In a backcountry, natural pool in Yellowstone National Park, bears come to drink and “bathe.” ©From the video “ ‘Bear Bathtub’ Caught on Camera in Yellowstone” by National Geographic

It seems that the snow monkeys of Japan aren’t the only animals that seek out baths.

In 2016, National Geographic set up some camera traps at the “bear bathtub,” a natural swimming hole in Yellowstone National Park that happens to be a popular place for wildlife.

Of course, the word bathtub is a bit of a misnomer. Most animals in the wild, such as bears, deer and wolves, don’t need water to keep clean; they have other systems, such as rubbing up against trees and rocks or parasitic relationships with insects that feed on old skin or blood. Shedding and growing new skin and fur alone is often enough to keep them well-groomed. So, while it may appear that these animals are taking a bath when entering or crossing a lake or river, they really don’t need the water to wash.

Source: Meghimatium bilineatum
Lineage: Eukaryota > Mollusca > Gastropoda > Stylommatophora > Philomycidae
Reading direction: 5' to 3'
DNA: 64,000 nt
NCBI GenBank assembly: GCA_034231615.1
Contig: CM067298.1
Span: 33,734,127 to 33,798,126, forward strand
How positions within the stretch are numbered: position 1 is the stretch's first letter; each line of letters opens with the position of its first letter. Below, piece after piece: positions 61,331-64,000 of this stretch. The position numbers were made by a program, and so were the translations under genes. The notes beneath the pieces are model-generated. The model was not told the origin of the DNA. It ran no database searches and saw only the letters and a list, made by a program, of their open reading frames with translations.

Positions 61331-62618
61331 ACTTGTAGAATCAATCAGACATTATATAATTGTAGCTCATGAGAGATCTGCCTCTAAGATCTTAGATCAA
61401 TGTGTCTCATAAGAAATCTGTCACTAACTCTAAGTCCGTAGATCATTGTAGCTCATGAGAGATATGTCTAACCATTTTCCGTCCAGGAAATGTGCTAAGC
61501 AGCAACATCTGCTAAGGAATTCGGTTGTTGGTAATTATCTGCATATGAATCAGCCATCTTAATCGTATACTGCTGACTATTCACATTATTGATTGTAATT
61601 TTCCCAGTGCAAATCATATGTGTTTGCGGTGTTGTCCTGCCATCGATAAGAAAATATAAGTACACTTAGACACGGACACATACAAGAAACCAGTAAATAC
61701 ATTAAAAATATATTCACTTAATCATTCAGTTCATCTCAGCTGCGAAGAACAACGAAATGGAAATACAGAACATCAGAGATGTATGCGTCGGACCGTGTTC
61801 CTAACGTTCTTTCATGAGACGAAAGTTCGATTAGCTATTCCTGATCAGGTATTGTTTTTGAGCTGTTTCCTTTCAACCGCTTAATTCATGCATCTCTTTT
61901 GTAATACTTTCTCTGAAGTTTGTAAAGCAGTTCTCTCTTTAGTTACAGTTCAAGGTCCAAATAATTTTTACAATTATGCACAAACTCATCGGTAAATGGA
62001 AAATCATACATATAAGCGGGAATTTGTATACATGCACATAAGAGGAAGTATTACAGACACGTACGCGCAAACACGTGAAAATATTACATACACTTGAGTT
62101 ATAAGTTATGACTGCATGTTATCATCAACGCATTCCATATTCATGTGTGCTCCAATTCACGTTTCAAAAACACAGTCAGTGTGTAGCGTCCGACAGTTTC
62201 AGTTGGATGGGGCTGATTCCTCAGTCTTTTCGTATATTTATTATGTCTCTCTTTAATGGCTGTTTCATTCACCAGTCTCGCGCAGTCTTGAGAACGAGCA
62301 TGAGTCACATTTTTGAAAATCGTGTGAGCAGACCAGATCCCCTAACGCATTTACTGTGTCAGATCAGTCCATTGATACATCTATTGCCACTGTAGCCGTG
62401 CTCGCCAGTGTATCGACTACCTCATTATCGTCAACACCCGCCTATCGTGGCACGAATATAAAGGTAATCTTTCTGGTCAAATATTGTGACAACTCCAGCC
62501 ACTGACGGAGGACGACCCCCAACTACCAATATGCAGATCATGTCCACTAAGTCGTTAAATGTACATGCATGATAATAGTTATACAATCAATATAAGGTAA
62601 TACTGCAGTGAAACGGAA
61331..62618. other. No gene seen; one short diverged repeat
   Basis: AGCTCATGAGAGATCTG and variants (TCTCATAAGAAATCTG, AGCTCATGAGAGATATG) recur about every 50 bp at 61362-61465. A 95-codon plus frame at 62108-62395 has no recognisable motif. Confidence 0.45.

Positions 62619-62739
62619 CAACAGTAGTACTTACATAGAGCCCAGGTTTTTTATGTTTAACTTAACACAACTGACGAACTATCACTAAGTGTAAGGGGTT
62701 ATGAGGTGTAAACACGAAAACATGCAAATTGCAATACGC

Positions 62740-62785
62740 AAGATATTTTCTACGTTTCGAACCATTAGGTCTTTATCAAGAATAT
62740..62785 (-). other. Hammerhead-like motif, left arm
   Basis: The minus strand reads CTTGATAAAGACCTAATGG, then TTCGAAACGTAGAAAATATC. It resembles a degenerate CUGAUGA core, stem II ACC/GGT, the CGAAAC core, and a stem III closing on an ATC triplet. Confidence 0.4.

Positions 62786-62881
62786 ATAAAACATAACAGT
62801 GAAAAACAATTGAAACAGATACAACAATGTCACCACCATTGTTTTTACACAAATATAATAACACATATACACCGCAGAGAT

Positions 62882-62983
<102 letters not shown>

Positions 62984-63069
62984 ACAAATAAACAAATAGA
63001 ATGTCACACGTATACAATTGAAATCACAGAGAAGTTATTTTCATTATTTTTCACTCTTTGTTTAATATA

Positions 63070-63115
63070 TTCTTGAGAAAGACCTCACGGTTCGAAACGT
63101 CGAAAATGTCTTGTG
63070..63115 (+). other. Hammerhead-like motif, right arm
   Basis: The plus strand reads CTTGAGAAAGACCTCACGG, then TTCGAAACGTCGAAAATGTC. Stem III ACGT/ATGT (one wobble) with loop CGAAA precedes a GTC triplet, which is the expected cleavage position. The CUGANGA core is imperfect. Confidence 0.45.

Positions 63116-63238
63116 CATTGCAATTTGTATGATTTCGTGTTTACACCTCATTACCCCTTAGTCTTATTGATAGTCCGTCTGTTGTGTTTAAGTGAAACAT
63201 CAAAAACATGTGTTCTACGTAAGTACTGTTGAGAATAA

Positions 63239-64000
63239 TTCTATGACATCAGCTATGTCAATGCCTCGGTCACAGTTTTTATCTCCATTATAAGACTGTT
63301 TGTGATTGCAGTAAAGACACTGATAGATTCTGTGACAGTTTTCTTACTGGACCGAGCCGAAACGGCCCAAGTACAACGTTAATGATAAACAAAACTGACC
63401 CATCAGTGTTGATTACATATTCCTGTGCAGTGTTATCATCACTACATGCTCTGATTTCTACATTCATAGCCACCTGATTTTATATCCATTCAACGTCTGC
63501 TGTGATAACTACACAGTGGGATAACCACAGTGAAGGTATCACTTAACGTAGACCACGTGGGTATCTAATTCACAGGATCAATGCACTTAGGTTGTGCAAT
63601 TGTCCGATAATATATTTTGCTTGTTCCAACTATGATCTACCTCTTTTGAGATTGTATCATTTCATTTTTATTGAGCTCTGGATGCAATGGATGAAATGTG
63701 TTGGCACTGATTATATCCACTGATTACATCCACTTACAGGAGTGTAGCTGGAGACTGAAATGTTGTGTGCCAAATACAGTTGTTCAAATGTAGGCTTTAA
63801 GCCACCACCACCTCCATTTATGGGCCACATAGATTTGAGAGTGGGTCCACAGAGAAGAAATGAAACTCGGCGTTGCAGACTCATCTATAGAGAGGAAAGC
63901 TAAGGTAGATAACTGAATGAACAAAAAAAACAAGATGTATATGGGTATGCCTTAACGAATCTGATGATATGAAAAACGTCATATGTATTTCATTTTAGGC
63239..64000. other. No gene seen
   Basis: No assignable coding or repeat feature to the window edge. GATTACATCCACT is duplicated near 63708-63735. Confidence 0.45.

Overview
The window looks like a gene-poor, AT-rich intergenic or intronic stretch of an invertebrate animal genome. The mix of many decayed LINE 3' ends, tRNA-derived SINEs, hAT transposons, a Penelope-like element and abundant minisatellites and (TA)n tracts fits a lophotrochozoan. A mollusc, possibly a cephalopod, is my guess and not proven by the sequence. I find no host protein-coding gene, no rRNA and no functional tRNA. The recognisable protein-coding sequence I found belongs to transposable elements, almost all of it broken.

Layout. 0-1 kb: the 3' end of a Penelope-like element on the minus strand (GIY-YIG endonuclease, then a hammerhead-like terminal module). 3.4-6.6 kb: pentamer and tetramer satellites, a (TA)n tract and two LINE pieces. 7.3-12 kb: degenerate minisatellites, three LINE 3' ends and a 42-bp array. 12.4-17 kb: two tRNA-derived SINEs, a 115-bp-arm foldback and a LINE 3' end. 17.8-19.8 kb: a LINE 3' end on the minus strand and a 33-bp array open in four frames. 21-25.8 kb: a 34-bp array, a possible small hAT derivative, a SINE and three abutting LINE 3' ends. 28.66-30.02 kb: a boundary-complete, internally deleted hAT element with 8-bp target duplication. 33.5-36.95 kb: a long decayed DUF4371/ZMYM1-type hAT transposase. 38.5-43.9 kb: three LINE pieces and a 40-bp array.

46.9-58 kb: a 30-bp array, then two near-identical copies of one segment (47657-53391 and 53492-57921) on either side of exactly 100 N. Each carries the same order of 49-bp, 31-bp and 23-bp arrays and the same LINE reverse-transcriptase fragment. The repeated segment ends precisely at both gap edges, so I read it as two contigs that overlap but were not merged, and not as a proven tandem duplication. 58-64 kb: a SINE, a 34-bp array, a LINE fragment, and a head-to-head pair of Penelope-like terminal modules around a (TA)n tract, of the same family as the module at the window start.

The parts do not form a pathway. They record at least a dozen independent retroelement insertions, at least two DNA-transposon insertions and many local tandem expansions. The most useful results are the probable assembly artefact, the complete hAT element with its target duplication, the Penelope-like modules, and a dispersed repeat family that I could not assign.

Most wild animals don’t bathe as we do to keep clean, but it’s fun to watch them engage in what looks like a similar activity. ©Casey Brown, flickr

It is fun, however, to watch animals simulate a behavior that looks so humanlike. But while the snow monkeys take their “baths” to stay warm, the Yellowstone bears are probably just trying to cool down.

One of my favorite parts of any footage caught by wildlife cams is when the animals discover the contraptions. More often than not—just as we would when finding a hidden camera trained on us—they unceremoniously shut them down.

And, I wasn’t disappointed here. Watch the video below; it’s well worth it.

Here’s to finding your true places and natural habitats,